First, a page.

June 8, 2020 Hangry

Considerations for Residence Dining Hall in Relation to Social Distancing

With the current situation, your residence dining hall is one place on campus that will certainly need to switch things up. To maintain social distancing, there are plenty of factors to consider. Two important factors include dining hall set up, and safe transactions.

Residence Dining Hall Set Up

There are many things to consider when it comes to dining room setup. We’ve seen lots of examples by now, such as removing tables / chairs, limiting entrances / exits, and adding directional signage. When considering students, it may make sense to mark those tables and chairs to where they belong. Oftentimes, kids move things around, and a 4 person table becomes an 8 person table in the blink of an eye. It’s important to ensure they know where everything belongs, and that now is not the time to be shifting things around.

Consider having a one door in, one door out policy. If you currently have multiple entrances available to your dining location, maybe you don’t need to have them all accessible for the time being. This way, you can limit the number of people directly crossing paths with each other. If you can, put up signs so it’s clear which way the traffic is flowing, where kids are able to enter/exit, and which direction you’d like traffic to flow.

Visual aides such as the “stand here” floor markers are also a great idea. We’ve seen tons of them out in public, and they may seem redundant by now. But, they really do work. When you put those stickers in place, people tend to follow the recommendation and stand on them. Thus, you’re able to simplify the process and clearly set the expectations for everyone. Another consideration is accepting reservations via mobile app – something we’ve put together for our clients. Read more on that here.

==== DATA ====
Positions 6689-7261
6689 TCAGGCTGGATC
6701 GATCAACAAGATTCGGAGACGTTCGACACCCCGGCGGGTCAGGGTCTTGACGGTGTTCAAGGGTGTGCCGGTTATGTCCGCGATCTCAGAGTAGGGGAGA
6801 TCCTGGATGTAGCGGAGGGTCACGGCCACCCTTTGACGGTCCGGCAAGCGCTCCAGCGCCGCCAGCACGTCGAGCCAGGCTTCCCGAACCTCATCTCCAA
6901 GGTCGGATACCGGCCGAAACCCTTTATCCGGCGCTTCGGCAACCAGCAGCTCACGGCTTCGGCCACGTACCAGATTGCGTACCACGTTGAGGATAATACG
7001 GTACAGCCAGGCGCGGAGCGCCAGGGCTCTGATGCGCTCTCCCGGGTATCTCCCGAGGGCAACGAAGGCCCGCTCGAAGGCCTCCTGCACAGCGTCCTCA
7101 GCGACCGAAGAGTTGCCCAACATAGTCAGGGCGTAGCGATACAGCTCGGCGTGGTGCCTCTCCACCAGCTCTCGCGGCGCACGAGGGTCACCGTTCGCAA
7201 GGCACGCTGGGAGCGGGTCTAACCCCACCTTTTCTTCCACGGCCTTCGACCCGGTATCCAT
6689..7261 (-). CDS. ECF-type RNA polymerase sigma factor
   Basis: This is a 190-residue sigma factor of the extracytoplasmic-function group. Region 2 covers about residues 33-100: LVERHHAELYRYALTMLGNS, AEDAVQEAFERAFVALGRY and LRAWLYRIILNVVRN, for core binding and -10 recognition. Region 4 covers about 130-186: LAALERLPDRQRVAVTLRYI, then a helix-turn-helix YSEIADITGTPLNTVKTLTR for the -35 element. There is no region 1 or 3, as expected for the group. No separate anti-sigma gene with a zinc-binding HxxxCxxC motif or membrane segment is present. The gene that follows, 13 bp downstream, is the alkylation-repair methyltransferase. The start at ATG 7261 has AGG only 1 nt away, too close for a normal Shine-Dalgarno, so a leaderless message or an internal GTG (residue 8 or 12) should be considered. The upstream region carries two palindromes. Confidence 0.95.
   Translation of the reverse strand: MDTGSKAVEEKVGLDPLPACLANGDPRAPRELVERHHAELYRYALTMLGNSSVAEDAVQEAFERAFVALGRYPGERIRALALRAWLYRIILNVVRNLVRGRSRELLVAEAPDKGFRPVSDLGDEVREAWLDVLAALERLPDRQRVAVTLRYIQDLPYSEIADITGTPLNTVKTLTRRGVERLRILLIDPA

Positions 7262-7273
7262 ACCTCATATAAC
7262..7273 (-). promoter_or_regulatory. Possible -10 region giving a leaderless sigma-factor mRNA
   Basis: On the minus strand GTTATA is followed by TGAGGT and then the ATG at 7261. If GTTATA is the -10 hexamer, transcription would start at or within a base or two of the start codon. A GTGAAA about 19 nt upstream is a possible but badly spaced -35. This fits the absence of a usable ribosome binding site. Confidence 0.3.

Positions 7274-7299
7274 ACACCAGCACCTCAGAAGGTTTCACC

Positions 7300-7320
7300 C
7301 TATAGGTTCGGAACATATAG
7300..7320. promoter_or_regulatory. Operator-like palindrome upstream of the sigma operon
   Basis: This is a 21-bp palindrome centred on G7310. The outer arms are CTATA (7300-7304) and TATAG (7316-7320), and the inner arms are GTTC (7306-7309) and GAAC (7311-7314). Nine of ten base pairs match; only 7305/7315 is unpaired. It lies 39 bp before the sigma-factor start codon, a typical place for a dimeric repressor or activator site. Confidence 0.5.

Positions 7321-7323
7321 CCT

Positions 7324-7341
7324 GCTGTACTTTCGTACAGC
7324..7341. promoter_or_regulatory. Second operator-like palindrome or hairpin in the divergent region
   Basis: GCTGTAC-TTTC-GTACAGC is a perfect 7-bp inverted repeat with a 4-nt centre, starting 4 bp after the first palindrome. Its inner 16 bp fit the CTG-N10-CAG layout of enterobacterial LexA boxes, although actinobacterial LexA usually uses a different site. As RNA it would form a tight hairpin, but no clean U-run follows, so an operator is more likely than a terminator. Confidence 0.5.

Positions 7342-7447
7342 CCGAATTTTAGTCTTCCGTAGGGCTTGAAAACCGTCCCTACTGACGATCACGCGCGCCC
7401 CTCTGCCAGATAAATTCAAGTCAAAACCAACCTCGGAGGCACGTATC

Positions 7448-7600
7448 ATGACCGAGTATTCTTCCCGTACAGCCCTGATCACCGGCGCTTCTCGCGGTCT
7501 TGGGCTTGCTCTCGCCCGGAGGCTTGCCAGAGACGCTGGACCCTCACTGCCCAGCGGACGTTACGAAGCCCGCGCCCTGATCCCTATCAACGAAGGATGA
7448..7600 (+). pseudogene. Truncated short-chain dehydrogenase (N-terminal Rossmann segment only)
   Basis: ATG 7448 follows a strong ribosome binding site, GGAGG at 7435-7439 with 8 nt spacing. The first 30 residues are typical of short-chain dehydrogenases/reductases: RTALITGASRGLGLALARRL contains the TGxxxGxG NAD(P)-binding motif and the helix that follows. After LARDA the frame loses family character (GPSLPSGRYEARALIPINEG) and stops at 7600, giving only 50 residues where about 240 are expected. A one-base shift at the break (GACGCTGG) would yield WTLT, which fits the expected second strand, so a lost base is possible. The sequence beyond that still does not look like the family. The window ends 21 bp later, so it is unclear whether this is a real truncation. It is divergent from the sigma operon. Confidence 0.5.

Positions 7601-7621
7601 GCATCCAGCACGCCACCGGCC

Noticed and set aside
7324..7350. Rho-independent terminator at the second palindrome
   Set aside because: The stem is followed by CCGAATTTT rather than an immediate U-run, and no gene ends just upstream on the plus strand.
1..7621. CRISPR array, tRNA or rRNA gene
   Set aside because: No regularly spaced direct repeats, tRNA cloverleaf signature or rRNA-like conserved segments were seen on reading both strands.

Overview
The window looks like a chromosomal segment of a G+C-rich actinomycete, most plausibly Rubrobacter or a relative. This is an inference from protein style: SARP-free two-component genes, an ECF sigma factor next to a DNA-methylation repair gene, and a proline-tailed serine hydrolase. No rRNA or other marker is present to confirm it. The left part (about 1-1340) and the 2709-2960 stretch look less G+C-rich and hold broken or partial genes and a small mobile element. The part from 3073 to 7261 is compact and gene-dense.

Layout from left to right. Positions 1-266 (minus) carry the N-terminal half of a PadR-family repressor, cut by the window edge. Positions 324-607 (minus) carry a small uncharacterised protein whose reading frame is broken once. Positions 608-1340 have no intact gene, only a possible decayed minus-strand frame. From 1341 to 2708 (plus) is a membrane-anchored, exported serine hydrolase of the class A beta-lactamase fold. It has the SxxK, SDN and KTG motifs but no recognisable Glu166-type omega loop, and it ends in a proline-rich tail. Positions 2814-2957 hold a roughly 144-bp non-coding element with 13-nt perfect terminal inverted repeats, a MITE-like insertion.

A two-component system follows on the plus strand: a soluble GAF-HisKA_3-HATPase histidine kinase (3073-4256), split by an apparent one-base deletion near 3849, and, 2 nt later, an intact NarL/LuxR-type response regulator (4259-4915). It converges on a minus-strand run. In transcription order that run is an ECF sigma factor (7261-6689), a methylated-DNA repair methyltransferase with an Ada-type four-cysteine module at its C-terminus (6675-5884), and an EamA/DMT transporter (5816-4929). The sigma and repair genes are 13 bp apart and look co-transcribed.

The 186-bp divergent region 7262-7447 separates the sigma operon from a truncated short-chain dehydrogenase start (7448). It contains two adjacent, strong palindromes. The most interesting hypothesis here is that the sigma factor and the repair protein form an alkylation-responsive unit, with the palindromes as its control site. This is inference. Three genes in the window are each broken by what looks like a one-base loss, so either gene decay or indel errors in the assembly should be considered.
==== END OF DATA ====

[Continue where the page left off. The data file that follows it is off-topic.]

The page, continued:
Safer Transactions

Safe transactions come in two varieties – one is the food itself, while the other one is payment. When it comes to food in the residence dining hall, there seems to be much discussion on having the food pre-packaged or having the food service employees serve it. There will no longer be self serve stations such as the salad bar, at least for now. Instead, those can be repurposed to have employees doing the serving, with plexiglass protective barriers to protect both the staff and students. There may not be refills on drinks or condiments anymore; with the preference being for single serve packaged condiments and bottled beverages.

Considerations will need to go into disposable plates and utensils – this may not be necessary if you plan to hand these items out to each student, but certainly it could be an issue if you had planned to leave out stacks of plates and boxes of cutlery where they can help themselves. The idea is to reduce touch points as much as possible. Along those lines, you may also consider providing hand sanitizer near high touch areas.


Payment transactions will also need to be considered. Distancing the patron from the cashier, including plexiglass barriers, or making them self serve so there really isn’t a need for a cashier there at all. Most card processors / POS systems have plenty of wiggle room when it comes to their cords. That should make stretching out the cord and providing adequate physical distance simple. There is also the option of using contactless cards or wallet apps in order to limit the patron from touching the card processor when possible.

Another great solution is mobile ordering. Users can make their payments right through the app, with their phone. At Hangry, we’ve been working diligently with our campus partners to find even more useful solutions, going beyond mobile food ordering. Users on our platform are able to place orders for pickup or delivery, make reservations, and much more.

To learn more about our reservations module, click here. Read more social distancing related posts here. In the meantime, stay safe + healthy.

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